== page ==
This tells me that the Lenovo laptop is getting priority charging from USB-C 2, which has a 65W PD output. Overall, I find this charger’s power allocation design to be a bit strange, but it’s pretty cool at the same time that the charger figures out on its own what should charge faster.

 

Also, to test if the USB-C 1 and the USB-C 2 port were able to output 60W each when chargin from the two at the same time, I charged my Excitrus and Baseus power bank from the two ports, and they were both able to charge at 60W.

I also charged my Excitrus power bank from USB-C 1 and my Baseus power bank from USB-C 3, and ended up getting a 75W and 30W split of power, so the power allocation works how it’s supposed to.

It seems like the adaptive power allocation of this charger does have limits, and that would be when you’re powering something way over its limit.

Size and Weight

Since this Oraimo charger uses GaN, it’s tiny for a 120W 4-port charger. The charger has a length and width of 2.7 inches and a thickness of 1.2 inches; the weight of the charger is 10 ounces. Okay, so the size is tiny, but the weight of these powerful chargers is pretty noticeable as it’s nearly one pound, but that’s the case for nearly all of them.

 

The Oraimo charger does use a foldable plug that makes portability easier. Also, design-wise, the charger has a green power light on the front and a neat-looking design with grooves to the side of the charger.

Oraimo 120W 4 Port USB-C HyperGaN Fast Charger Specs
USB-C 1 (Single Port Charging)100W
USB-C 2 (Single Port Charging)100W
USB-C 3 (Single Port Charging)30W
USB-A (Single Port Charging)30W
Total Output120W
Size2.79 x 2.79 x 1.22 inches
Weight10.6 ounces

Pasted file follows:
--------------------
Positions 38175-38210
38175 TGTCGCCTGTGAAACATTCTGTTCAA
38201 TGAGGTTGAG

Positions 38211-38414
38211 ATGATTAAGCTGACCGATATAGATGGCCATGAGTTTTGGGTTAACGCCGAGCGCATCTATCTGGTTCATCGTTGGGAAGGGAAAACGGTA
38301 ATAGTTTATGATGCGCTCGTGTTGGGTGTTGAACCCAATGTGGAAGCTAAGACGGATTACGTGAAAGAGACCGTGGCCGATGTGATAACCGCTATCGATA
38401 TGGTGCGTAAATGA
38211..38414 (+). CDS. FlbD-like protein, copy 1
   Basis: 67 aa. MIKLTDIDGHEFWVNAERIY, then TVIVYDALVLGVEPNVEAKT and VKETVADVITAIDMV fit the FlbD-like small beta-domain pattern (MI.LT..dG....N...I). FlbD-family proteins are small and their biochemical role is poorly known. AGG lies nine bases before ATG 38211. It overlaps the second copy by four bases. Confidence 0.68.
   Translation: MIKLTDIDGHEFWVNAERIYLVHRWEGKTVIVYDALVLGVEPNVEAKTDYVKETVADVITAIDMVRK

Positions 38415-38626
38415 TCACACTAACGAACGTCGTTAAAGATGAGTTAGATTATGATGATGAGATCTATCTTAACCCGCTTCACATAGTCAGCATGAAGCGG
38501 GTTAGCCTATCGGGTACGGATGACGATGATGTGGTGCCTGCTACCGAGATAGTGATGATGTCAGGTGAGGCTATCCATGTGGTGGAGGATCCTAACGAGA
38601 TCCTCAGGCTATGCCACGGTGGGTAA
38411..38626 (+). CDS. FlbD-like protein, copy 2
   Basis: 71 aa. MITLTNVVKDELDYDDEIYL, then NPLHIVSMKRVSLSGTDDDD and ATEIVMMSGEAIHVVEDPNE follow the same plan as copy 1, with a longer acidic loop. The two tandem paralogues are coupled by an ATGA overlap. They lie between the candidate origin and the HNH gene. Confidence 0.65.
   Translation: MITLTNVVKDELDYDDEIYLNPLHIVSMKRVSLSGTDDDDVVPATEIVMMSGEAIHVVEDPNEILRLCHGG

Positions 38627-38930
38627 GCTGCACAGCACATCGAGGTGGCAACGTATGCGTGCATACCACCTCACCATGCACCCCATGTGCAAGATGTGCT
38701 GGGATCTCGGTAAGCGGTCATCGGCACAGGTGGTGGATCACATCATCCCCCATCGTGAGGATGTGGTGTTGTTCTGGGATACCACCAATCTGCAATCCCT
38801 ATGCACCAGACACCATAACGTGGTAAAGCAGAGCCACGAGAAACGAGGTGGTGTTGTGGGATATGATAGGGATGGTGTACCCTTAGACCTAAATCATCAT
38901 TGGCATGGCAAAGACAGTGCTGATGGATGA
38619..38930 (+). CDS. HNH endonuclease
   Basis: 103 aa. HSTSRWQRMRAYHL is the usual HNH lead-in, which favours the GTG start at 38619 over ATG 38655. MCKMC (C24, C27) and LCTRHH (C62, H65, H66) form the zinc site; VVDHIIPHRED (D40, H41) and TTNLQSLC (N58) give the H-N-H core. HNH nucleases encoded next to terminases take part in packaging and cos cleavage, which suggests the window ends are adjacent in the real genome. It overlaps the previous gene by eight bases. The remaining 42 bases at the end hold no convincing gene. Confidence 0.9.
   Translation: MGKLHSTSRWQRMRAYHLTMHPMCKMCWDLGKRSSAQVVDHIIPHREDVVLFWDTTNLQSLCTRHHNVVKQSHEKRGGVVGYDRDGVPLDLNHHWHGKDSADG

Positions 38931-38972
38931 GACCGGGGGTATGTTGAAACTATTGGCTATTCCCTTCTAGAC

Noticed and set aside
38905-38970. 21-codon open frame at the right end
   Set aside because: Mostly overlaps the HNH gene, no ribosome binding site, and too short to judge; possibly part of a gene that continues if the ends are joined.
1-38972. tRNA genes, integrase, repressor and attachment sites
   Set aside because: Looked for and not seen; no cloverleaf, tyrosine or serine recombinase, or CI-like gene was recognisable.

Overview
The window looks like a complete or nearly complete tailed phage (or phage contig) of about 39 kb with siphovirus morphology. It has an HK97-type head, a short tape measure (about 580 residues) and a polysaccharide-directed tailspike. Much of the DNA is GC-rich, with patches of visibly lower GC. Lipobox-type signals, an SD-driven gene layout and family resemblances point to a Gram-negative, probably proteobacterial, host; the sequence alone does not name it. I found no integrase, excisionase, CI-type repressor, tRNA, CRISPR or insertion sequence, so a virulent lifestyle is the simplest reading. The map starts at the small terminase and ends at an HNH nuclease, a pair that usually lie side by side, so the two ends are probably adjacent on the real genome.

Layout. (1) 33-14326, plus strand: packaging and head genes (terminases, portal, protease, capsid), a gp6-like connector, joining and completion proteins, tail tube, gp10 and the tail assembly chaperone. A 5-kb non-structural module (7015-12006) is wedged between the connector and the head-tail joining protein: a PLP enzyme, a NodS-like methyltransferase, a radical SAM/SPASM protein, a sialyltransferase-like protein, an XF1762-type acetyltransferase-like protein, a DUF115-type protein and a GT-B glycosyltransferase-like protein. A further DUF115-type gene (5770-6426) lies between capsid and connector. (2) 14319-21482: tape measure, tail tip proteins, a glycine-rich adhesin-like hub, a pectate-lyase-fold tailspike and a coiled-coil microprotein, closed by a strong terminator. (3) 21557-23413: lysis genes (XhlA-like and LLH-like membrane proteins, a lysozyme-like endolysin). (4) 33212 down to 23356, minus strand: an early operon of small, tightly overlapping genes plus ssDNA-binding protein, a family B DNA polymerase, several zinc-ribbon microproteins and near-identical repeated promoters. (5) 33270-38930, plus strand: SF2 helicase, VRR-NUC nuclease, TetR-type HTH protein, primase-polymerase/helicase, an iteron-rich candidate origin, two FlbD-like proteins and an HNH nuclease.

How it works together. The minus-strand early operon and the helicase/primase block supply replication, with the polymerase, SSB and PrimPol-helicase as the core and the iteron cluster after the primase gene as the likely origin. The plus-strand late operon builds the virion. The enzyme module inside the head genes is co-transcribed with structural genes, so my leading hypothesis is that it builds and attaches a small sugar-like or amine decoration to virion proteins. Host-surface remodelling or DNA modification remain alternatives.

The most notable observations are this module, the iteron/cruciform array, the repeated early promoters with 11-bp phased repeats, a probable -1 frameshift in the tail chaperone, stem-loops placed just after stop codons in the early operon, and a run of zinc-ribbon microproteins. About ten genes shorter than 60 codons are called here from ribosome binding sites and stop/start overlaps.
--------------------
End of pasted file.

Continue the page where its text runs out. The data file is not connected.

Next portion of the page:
Conclusion

The Oraimo 120W 4 port wall charger is a pretty awesome universal charger that you can use to fast charge nearly any device you plug into, at least when charging two or three devices; when charging four devices, the one you plug into the USB-A port may not fast charge.

The adaptive power allocation of the charger is the smart feature as it figures out what device requires more charging power. It did fall short when I tried to recharge two power banks simultaneously from USB-C 1 and USB-C 2. Besides that, this is a good choice for an all-around charger for all your devices.

120W USB C Charger, oraimo Fast Charger Type C (HyperGaN), 4-Port PD PPS Foldable Wall Charger for MacBook Pro/Air, Dell XPS 13, iPad Pro, Galaxy S22/S21, Note 20/10+, Pixel and More
  • High-Speed Charging: MacBook Pro charger that provides total 120W max output, connect a single device to charge at up to 100W, that’s enough to fully charge a 16-inch MacBook Pro in just 1.7 hours! Can charge two 13-inch MacBook Pros at a time!
  • Intelligent Power Allocation: Smart distribution of 120W of power able to charge 4 devices at a time; ensure all your connected devices get simultaneous high-speed charging. Use multiple ports at the same time with l Intelligent distribution, prioritizing maintenance of high-power equipment output
  • One for All: oraimo 120W GaN charger - Power up your MacBook, iPhone, and AirPods all at the same time from a single charger that's smaller than an original 96W MacBook power brick. Retains effective performance in a much more lightweight and condensed size that can easily fit in your coat pocket
  • Powered by HyperGaN: Tech comes together to give lower power consumption whilst maximizing charging efficiency to over 93%. Engineered to completely guard against overheating, overcurrent, overvoltage & short-circuit issues to deliver a safe performance.
  • Huge Charging Capability: USB C charger block supports USB PD 3.0 and PPS to provide fast charging to virtually all USB-C and USB-A powered devices, from USB-C laptops to Samsung to iPhone and more